With such dimensions, walking in the city appears to be an impossible job – but only if you actually need to get to a specific place. I had no need to be anywhere, but there were my two feet could take me.

“Where are you going?”

Wherever I went in Jakarta, people thought I was lost. I somewhat was, but they didn’t know that I was lost on purpose. It would happen frequently that a taxi, ojek (motorbike-taxi) or an anggot (small van) pulled up next to me on the road and asked “where are you going?” While I tried to explain my situation in the beginning, I soon opted for the fast answer “I don’t know” and kept walking.

Street life

jakarta hidden sightsImage credit: Yoga Karta

While walking along Jakarta’s never ending streets, one constantly processes and wonders. Mostly I wondered about where all these people were going. As traffic never stops, one can’t help but imagine there must be a destination to be reached by each person that passes me.

You may think there isn’t much to see on Jakarta’s streets, but there is plenty if you pay attention. After a day or two, I started to notice the small nuances of life around me. There were guards and construction workers sleeping in the shadow of trees, office workers having lunch at small stalls by the road, men and women selling petrol in plastic bottles for the thousands of bikes swooshing by, and groups of ojek drivers resting, chatting, and smoking.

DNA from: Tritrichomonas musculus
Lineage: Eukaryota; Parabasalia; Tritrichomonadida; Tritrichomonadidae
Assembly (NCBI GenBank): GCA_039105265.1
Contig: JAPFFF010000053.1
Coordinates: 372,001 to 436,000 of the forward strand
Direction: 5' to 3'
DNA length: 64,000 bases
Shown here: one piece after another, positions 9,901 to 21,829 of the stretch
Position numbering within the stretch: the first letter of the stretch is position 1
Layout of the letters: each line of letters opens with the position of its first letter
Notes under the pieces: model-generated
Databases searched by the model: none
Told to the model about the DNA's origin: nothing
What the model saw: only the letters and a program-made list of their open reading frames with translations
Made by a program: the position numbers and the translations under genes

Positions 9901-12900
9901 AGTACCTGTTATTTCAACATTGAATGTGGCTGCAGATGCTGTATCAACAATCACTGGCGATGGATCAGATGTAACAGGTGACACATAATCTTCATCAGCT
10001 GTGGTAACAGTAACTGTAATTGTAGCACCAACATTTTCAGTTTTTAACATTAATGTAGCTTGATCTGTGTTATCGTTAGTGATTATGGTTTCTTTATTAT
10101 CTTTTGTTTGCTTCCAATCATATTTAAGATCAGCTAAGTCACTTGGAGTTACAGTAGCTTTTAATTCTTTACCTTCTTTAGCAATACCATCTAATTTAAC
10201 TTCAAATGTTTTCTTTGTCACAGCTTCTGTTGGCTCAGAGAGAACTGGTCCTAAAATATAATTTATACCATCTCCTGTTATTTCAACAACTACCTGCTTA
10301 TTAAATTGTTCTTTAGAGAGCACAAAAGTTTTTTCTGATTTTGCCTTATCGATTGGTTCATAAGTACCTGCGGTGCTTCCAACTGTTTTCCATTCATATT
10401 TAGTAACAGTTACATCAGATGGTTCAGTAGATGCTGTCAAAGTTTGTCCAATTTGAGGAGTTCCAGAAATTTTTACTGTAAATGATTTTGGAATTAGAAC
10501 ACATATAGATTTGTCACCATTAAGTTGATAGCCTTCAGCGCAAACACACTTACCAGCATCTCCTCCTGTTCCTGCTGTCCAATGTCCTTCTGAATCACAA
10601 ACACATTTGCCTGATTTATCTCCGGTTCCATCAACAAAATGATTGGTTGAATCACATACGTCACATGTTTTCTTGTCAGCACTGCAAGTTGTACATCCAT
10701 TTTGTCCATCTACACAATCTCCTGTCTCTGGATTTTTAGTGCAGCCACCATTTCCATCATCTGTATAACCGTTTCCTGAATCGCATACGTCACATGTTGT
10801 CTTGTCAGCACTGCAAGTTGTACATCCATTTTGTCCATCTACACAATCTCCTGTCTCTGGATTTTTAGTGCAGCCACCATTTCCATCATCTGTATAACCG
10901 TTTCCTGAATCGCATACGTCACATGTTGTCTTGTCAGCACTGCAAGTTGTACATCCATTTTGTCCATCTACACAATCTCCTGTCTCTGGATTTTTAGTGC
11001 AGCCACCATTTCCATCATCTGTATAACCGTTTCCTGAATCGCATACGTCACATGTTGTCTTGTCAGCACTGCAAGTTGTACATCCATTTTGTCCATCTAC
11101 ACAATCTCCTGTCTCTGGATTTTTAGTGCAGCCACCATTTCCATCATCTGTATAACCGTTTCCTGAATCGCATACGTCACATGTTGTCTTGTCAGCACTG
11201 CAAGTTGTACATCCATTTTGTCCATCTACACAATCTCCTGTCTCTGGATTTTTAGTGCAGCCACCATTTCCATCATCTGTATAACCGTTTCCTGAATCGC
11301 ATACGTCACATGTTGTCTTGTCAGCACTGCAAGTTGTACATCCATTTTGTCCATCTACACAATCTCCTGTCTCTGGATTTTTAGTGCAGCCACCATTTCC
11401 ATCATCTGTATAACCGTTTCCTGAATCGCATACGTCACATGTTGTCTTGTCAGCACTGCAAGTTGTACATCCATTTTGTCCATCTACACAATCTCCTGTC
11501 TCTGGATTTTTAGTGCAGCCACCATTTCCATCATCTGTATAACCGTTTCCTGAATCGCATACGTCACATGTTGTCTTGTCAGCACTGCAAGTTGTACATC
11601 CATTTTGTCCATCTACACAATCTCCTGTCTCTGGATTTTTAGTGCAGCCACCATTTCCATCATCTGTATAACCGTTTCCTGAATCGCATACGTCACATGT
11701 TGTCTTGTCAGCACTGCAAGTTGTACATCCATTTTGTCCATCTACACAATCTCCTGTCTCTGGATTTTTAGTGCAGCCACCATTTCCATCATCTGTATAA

One reason why I love to explore cities on foot is because I believe to get a glance of ordinary life. As tourists we often gravitate towards the outstanding attractions and sights that mostly don’t bear any notion of daily life and are without ‘normal’ people.

Also read: 18 Reasons You Should Visit Indonesia

Life in Jakarta happens alongside its roads. While the middle / upper class and foreigners are drawn into the life of the city’s shopping malls, the daily life of most of the 10 million inhabitants happens just off the road.

Although Jakarta’s roads are mostly dirty, chaotic, and polluted, they are the city’s pulsating veins connecting 10 millions lives. Not many people walk along those roads, as bikes are accessible and somewhat affordable. When walking through Jakarta, not all is glory and easy. It is mostly a nightmare, as crossing big roads might take forever (if you stick to pedestrian traffic lights) and sidewalks can suddenly end halfway on a motorway.

Nonetheless, I am glad I explored Jakarta by foot. Accidently stumbling upon hidden markets, eating with locals by the side of the road and daring to just walk into the traffic (the best way to cross the road) are all experiences I wouldn’t want to miss. See you soon Jakarta.

About Author

Peter Schimke
Peter Schimke

Peter is a freelance writer and author of the novel ‘Beyond Blue’. He has travelled extensively over the past decade and for some reason ends up where there are no tourists to be found. Cocktail bars, bookstores and skate parks are the places you might run into him. He currently calls Singapore his home, as he his banned from Shinjuku, Tokyo (after publishing his book).


Related Posts